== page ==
Teodoro Obiang, 74, of Equatorial Guinea, who holds the scandalous record of “the world’s longest-serving president,” made his son Teodoro “Teodorin” Obiang Mangue (pictured below) his new vice president Wednesday. Until now, the younger Obiang held the office of “second vice president” of Equatorial Guinea.
President Obiang has led Equatorial Guinea since 1979, after he seized power through a bloody coup. At the time, he toppled the government of his own uncle Francisco Macias who he later sentenced to death. President Obiang has now ruled Equatorial Guinea for 37 straight years; he was 37 years old when he seized power.
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Mangue, who was indicted in France on allegations of money laundering, corruption, and the embezzlement of state funds, became vice president through a presidential decree announced on state television. Part of the decree read, “In accordance with the Basic Law of Equatorial Guinea, I appoint his Excellency Teodoro Nguema Obiang Mangue vice president of the Republic.”
A Marred Legacy
President Obiang’s time in power has been characterized by the mismanagement of state funds, widespread poverty, and the oppression of the opposition through the use of torture, forced disappearances, arbitrary detention, and unfair trials.
Consequently, Transparency International ranks Equatorial Guinea as one of the 12 most corrupt countries in the world.
In addition, legislative elections have repeatedly been marred with irregularities, and human rights groups put the number of political prisoners at more than 100.
President Obiang has won every election he has contested since 1982, often as the only candidate, and even after allowing multiparty elections in 1992, he continued to be re-elected with 98 percent of votes cast in elections, which have been condemned by the international community for their lack of transparency.
Equatorial Guinea has vast oil deposits, and President Obiang and his small circle of cronies have been able to sustain a life of luxury, engage in international image laundering campaigns, and largely insulate themselves from the effects of their profligacy — while the rest of the country’s nearly 1 million people live in penury.
The Apple Doesn’t Drop Far From the Tree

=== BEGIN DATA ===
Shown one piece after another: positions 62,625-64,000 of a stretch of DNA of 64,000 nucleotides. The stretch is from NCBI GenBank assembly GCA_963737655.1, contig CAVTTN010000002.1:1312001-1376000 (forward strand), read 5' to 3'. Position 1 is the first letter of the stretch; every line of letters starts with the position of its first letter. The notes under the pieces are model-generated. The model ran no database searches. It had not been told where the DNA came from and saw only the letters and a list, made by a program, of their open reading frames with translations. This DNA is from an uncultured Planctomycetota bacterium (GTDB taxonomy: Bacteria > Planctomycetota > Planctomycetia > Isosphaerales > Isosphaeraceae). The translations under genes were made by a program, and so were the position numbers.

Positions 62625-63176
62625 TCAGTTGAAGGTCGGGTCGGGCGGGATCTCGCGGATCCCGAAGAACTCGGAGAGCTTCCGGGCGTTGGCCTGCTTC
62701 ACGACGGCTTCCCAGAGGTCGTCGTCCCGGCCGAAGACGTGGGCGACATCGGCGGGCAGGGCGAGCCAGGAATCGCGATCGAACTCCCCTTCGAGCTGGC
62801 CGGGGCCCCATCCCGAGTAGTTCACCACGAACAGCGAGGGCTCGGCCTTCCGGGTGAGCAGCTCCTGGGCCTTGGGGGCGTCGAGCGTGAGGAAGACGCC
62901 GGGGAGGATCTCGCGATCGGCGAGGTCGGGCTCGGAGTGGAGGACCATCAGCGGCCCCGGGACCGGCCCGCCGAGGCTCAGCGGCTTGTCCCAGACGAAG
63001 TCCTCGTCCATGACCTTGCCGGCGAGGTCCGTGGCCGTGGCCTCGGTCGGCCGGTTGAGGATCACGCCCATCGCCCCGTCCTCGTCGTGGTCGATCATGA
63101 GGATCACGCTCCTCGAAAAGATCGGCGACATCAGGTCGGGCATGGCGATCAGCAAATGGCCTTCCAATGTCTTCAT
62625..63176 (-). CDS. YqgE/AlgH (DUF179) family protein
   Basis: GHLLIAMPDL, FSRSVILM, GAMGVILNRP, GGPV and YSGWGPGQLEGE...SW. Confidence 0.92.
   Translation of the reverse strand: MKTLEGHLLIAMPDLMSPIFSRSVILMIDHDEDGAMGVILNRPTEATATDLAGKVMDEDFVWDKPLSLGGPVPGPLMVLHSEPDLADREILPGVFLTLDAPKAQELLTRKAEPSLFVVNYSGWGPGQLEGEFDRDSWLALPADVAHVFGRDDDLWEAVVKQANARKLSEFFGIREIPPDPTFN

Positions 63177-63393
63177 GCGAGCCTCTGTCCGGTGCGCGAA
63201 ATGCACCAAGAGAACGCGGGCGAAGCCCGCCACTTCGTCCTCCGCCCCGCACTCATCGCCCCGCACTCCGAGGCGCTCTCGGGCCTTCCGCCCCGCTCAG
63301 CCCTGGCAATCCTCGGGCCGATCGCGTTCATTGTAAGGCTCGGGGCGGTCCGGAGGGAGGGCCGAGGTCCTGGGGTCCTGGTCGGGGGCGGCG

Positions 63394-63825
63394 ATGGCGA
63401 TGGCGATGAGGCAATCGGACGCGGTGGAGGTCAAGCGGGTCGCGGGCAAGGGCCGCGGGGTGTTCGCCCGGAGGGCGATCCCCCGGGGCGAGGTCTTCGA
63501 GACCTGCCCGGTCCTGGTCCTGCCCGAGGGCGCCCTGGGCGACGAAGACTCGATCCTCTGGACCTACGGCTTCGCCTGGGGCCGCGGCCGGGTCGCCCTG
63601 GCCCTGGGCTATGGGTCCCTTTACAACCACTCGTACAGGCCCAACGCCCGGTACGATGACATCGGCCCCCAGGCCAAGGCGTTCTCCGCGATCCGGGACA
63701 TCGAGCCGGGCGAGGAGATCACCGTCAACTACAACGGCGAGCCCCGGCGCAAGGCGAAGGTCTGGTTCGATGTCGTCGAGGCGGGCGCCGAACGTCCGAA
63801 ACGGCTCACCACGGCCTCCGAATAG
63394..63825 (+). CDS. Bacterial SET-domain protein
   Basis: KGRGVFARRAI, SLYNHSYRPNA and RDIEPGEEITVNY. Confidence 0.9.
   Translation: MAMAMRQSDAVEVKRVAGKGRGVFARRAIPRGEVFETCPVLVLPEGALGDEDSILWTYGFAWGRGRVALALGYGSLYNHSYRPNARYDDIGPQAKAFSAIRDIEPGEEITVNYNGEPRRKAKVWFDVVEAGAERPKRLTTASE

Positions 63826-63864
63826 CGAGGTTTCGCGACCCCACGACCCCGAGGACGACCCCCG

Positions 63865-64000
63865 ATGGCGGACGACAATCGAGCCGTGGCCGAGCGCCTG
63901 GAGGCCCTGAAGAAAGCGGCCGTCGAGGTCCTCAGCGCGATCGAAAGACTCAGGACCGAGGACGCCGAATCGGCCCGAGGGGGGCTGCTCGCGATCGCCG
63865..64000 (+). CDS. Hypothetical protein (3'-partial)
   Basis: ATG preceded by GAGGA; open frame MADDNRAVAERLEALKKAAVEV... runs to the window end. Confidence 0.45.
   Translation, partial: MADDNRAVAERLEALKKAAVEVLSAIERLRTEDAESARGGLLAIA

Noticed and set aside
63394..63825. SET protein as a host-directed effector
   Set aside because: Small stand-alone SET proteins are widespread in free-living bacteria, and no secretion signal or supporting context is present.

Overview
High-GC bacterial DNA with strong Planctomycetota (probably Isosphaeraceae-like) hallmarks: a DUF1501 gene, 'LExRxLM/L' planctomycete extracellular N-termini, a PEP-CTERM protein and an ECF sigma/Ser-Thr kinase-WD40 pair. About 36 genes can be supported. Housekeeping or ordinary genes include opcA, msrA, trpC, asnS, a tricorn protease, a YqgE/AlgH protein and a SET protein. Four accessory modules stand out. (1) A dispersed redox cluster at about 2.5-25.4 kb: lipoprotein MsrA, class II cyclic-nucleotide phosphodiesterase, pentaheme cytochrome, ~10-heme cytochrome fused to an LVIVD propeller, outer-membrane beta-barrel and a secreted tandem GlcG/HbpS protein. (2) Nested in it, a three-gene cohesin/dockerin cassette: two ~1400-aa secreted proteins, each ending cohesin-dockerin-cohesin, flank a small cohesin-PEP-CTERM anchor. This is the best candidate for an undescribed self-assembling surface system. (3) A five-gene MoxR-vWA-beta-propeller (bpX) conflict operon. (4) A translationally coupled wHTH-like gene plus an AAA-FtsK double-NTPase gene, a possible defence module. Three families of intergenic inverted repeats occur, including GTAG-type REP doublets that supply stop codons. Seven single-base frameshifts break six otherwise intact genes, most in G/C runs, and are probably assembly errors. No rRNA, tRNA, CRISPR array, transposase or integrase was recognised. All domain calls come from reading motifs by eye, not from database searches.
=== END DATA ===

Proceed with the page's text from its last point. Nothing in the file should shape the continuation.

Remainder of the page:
In 2014, U.S. authorities confiscated more than $30 million in assets belonging to Obiang junior who lived a playboy lifestyle in Malibu, Calif. The assets included a Ferrari, a mansion, and an impressive collection of Michael Jackson memorabilia. He is also reputed to own a $38.5 million Gulfstream jet.
Without a doubt, the younger Obiang, who is now 47 years old, is clearly being groomed as a successor to his father, continuing a trend that sadly seems to be gaining a solid foothold around other parts of Africa.
Ali Bongo (pictured), the current president of Gabon, which shares part of its border with Equatorial Guinea, became president in 2009, when he succeeded his father Omar Bongo. What’s worse, Ali Bongo’s eldest daughter, Malika Bongo Ondimba Dossou, has also now expressed her desire to succeed her father in due course.
Beyond the oil rich corridor on the gulf of Guinea, other instances of dynastic government masquerading as democracies abound on the continent. In 2001, Joseph Kabila (pictured) automatically became the president of DR Congo after the assassination of his father.
Also in 2005, Faure Gnassingbe (pictured) assumed office as the president of Togo in the most outrageous of circumstances, after the death of his father, Gnassingbe Eyadema, and only this month, President Yoweri Musuveni of Uganda made his wife, Janet, the country’s new minister of Education and Sports.
Not too long ago Presidents Hosni Mubarak of Egypt and Muammar Gaddafi of Libya had designs of grooming their sons to succeed them in office. Those two attempts at distorting the republic and retaining power within the family ended quite tragically for them, with unpleasant consequences for the rest of their countrymen.
Sadly, though, some of Africa’s leaders never learn anything from history.